BBB: [Sharp intake of breath] OHHHH MANNN my favourite song, period?
EP: Yeahh! Let’s just do it!
BBB: OH WOOOOOOWWWWW!!! It’s probably ‘Hell Ain’t A Bad Place To Be’ by AC/DC. But there are so many, you can’t ask me that question!
BBB: There are Willie Nelson songs in that list, there are Tom Petty songs, there are Prince songs [some others], The Indigo Girls…I could sit here and tell you what my 25,000 favourite songs are you know…
EP: We do this thing called ‘The Essential Weekly Playlist’, and we ask acts to give us their top ten, and we publish it, you know, once a week – so if we get back to you, would you do one for us?
BBB: Yes! Please do!
EP: Cool! I’ll do that. Okay only got a couple more questions to go. We’re coming to see you at Brooklyn Bowl tomorrow night – this is a two parter really – what can we expect from the show, and as everyone in the world has played with Wheatus, if I jump up on the stage tomorrow can I join??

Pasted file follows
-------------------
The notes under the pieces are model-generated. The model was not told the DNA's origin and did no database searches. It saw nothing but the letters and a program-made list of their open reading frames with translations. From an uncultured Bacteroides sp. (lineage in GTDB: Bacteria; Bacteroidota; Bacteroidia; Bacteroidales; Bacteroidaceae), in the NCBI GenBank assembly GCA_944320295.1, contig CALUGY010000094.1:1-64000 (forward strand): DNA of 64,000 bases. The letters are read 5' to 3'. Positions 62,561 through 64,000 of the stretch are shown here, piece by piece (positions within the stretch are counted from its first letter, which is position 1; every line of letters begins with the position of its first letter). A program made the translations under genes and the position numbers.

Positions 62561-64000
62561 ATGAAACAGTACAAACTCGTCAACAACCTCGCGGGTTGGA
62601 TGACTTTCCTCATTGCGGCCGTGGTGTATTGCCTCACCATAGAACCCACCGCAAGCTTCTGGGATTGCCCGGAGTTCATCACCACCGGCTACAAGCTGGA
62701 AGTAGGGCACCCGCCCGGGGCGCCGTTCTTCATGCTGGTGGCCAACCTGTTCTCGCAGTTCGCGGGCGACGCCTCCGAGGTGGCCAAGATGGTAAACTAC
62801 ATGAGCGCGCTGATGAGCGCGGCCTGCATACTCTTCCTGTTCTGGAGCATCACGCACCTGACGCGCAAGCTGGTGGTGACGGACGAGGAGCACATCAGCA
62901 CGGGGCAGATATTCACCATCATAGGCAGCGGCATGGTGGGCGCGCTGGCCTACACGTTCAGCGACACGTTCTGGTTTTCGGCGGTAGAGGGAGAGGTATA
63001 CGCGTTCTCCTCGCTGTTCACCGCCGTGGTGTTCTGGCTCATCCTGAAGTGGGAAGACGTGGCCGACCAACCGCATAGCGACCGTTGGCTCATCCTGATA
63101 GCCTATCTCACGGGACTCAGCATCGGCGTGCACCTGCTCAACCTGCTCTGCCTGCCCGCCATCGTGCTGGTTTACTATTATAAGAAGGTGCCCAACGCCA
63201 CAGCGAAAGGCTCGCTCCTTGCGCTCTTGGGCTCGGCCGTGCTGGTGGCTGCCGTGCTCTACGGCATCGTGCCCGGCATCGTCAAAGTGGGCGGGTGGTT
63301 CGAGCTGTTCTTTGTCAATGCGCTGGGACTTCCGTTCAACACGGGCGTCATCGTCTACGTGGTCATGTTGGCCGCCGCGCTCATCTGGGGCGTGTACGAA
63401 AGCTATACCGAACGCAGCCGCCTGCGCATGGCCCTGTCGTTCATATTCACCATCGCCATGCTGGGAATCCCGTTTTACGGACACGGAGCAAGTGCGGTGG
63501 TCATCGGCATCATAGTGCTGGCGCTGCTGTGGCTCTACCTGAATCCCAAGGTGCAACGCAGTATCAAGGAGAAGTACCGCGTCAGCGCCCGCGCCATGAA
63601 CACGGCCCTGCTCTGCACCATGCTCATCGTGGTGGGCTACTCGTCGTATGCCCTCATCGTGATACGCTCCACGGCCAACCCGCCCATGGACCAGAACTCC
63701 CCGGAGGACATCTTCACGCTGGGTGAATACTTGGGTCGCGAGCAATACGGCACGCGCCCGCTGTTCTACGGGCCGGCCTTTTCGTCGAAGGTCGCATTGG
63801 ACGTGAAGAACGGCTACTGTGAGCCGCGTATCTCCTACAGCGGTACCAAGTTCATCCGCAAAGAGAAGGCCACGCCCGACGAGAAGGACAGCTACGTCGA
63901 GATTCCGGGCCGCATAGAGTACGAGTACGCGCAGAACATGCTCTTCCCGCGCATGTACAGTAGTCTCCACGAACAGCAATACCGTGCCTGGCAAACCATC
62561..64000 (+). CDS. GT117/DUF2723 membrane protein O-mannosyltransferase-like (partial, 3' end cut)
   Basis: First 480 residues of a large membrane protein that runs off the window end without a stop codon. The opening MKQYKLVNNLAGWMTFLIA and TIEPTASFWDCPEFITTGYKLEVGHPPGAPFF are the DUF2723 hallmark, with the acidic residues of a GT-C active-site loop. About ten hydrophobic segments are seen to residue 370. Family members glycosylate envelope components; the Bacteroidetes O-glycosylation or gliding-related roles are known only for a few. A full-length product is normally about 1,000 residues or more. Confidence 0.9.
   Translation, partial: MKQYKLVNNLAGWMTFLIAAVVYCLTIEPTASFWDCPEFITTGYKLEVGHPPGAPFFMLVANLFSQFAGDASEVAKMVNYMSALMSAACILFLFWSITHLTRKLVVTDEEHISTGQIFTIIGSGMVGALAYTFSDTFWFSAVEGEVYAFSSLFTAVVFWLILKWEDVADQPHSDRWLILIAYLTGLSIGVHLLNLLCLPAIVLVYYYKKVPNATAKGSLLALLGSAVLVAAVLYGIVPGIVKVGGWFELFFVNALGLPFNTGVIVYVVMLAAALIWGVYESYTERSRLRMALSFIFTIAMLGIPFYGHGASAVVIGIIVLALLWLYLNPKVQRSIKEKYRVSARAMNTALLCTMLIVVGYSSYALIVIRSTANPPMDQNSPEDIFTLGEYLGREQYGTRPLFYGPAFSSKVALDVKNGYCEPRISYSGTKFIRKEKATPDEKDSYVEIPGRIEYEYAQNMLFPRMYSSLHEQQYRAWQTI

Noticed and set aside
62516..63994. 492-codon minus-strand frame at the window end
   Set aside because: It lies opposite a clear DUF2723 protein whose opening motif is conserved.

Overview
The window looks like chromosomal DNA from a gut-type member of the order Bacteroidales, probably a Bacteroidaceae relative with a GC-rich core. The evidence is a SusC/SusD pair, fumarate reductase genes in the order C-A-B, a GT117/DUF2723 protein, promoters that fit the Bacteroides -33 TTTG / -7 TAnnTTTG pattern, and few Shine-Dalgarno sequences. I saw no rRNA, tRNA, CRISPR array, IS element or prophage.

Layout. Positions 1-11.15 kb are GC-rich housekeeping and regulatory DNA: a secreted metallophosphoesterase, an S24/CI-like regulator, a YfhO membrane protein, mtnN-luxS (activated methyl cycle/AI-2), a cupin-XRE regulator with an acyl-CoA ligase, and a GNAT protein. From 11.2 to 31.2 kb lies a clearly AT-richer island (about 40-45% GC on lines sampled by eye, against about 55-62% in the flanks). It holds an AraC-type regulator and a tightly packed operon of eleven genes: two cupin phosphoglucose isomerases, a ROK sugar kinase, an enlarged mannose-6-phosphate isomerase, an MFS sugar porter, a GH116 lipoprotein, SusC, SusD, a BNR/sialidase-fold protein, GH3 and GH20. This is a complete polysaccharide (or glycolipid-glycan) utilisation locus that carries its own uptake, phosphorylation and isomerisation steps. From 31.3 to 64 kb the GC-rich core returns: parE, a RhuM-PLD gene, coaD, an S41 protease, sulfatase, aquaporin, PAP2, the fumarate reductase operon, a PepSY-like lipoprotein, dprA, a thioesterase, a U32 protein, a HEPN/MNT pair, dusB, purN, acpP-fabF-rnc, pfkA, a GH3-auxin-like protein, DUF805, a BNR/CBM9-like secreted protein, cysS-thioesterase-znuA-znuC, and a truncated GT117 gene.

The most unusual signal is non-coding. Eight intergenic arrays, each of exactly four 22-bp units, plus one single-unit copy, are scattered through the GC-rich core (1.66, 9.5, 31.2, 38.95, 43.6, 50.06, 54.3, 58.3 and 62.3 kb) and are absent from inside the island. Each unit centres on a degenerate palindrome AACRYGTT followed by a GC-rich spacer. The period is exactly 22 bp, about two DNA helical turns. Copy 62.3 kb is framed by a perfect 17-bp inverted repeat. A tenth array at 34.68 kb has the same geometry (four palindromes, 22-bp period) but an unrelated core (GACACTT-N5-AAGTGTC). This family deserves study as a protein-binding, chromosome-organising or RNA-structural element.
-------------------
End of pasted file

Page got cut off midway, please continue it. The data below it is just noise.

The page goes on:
BBB [both laugh] You mean you want to jump up on stage and play with us?!!
EP: [laughing] Nahhhhh not really! I’m just messing! What can we expect tomorrow night?
BBB: Like I said, we let the crowd pick the set list, whatever mood they’re in, that’s the type of show we’ll have. We’ll just do our best to keep up with them and give them the kind of show they want. I would like to play for a long time, the Arena sets have been about a half hour in length, but we like to typically play in clubs for an hour 45, 2 hours…
EP: So it’s just you guys tomorrow? There’s no support?
BBB: Oh no we have two opening acts, we have Gabrielle Sterbenz, who’s also in the band Wheatus, but she’s got her solo act, and our bass player Matthew also has a band with our other backing vocalist, Joey Slater – they’re called The Ventura Project, and they’re going to open up as well.